LOS ANGELES — Nourishing the hockey beast in Canada wasn’t easy in the days leading up to the start of NHL training camps. But the cable network TSN did its best and rolled out a single-elimination bracket style to answer one simple question.
You are starting an NHL franchise, and get to select one player as your cornerstone. Who do you take?
Los Angeles Kings defenseman Drew Doughty reached the final four of TSN’s “Franchise Faceoff” and lost to Pittsburgh Penguins star Sidney Crosby. But he received nearly 40 percent of the fan vote, meaning almost four in 10 fans would opt to start a franchise with Doughty instead of the league’s two-time most valuable player.
Doughty, sitting upstairs at the Kings’ training facility in El Segundo this week, looked pleased and mentioned a recent endorsement from a certain dynamic Hall of Fame defenseman.
“It’s very flattering,” Doughty said. “A close friend is good friends with Paul Coffey, and Paul Coffey told him if he was going to start a team, he would start it with me.
“Coming from a guy like that, one of my idols growing up, one of the top five defensemen to ever play the game, hearing that just gives me a ton of confidence. I don’t even know how to explain it.”
Doughty won’t turn 25 until Dec. 8 but already has won two Olympic gold medals, representing Team Canada, and two Stanley Cup titles, with the Kings in 2012 and 2014.
The only gap on his power resume is an individual trophy. Doughty finished sixth in June in voting for the league’s Norris Trophy, the award given to the defenseman who demonstrates the “greatest all-around ability in the position.” He had a third-place finish in Norris voting in the 2009-10 season.
So is this the season Doughty finally wins that elusive individual prize? The only Kings player to win the Norris Trophy is Rob Blake, who won it in 1998 and is now the team’s assistant general manager.
Doughty’s stellar playoff performance in the spring — the postseason does not count in Norris voting — has put him front and center this season.
“I do believe he is a favorite to win now that the rest of the hockey world saw him play so well in the playoffs,” said TSN analyst Ray Ferraro. “He will be in the forefront of minds at the start. There isn’t one defenseman I’d rather have on my team.”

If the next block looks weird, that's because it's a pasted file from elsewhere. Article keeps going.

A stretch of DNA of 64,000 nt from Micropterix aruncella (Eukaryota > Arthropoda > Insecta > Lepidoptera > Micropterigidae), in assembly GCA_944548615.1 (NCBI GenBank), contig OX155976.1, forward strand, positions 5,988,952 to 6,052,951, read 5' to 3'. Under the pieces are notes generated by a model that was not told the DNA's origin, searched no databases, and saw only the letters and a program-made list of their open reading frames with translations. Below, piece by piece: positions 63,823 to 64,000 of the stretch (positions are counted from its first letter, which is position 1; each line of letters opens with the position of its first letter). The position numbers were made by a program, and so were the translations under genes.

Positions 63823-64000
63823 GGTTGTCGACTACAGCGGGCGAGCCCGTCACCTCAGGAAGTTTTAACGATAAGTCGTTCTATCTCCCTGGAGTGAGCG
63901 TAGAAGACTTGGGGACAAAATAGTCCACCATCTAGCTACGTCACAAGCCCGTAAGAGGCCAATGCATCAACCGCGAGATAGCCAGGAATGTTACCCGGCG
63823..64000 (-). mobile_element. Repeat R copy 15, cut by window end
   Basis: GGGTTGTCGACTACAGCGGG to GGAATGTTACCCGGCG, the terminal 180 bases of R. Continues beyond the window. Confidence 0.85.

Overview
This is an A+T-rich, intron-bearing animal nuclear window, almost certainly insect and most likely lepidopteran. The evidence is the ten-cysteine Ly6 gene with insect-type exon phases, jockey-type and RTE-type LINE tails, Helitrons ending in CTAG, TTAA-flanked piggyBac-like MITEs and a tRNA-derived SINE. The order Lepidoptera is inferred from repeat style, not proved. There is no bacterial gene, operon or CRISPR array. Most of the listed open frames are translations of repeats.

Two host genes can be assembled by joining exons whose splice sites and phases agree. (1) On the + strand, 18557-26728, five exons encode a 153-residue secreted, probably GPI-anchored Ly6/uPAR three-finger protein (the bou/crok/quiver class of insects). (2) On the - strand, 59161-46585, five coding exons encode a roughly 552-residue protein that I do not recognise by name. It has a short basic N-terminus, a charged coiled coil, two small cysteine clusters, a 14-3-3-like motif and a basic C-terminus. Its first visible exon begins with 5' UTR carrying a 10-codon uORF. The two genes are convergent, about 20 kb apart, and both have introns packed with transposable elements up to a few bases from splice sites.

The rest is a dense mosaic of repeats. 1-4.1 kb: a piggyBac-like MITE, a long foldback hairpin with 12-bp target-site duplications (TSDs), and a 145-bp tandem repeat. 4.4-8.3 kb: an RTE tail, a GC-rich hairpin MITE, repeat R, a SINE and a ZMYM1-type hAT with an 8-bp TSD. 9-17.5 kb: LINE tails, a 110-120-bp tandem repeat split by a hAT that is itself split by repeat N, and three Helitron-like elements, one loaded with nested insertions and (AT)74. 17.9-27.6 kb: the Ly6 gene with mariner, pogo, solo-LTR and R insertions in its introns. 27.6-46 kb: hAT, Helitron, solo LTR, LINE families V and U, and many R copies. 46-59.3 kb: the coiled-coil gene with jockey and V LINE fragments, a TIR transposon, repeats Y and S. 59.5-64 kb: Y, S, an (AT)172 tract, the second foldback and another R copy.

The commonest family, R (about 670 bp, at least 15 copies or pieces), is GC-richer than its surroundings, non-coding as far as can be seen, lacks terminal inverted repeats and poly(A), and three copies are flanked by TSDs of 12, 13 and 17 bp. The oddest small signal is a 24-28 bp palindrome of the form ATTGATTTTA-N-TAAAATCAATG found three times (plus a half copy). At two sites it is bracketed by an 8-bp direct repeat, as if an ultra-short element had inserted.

An undisclosed upper-body issue kept Doughty off the ice Friday for the first day of training camp, but Kings Coach Darryl Sutter indicated that it was not serious. Doughty suffered the injury when he was training in the summer in his hometown, London, Canada.
Forwards Jarret Stoll (hip) and Kyle Clifford (wrist), who both had surgeries in the summer, were on the ice in the morning session. Sutter said the team was being cautious with Doughty, adding that he worked out off the ice Friday.
The off-ice charm of Doughty is that he will come out and say he wants to win the Norris Trophy, refusing to play it coyly or politically. It may be a personal goal, but it goes hand in hand with team responsibilities, especially since he said the current Kings group is “like a brotherhood.”
“I feel like if I’m doing the right things for my team and playing the way I’m capable of playing — that’s my job,” Doughty said. “I feel if I do play that way, it’ll give me a chance to win it.”
Kings center Anze Kopitar assessed why that has not happened. Doughty is heading into his seventh NHL season.
“I think we have to take the blame, as a team, because we weren’t scoring a whole lot of goals,” Kopitar said. “But he’s always been solid defensively, his plus-minus has always been up there. He hasn’t really produced the way the other D-men did.
“So if we can get the scoring up a little bit and maintain the defensive play, I think he has a good chance every year.”
Rogers Sportsnet analyst Darren Pang asserted that an increased offensive output might not be necessary. Pang also has watched Doughty up close in the Kings’ two playoff rounds against the St. Louis Blues, in 2012 and 2013, in his broadcast role with Fox Sports Midwest.
“He’s the entire package,” Pang said. “If he doesn’t win it this upcoming year, there would be a really good reason for that: Shea Weber, (Alex) Pietrangelo, (Zdeno) Chara, P.K. Subban slides into it and wins it because they’ve played so phenomenally well.
“I don’t think he has to rack up any more points. My feeling is: A winner is a winner.”
An emotional Doughty is an effective Doughty.
“The thing is when he acts like a kid, he plays the best hockey,” Kopitar said. “For him, I think that’s the way to go, doing all the stuff that gets him fired up. Of course he’s more mature and learned over the course of six years. That’s great for him and I’m still sure he’s going to learn more stuff. But he’s got to be the kid that’s played hockey 10 years ago.”
The best performances by Doughty have come under Sutter’s close watch, dry words and biting wit.
“Right when I got back from the Olympics, I was his No. 1 target. I played really well at the Olympics,” Doughty said. “When I first came back, he said ‘congratulations,’ and whatnot. But at the same time, right off the bat, he was all over me.”
Still Doughty had to laugh when he remembered one of Sutter’s best lines, a shot delivered before the Kings’ Stanley Cup run in 2012.
“One time he benched a bunch of guys on our team, Kopi, (Jeff) Carter, (Mike) Richards, and then I came off the ice and he decided to bench me with them as well,” Doughty said. “He told me, ‘Go join Millionaire Row and take a seat.’ I’ll always remember that.”
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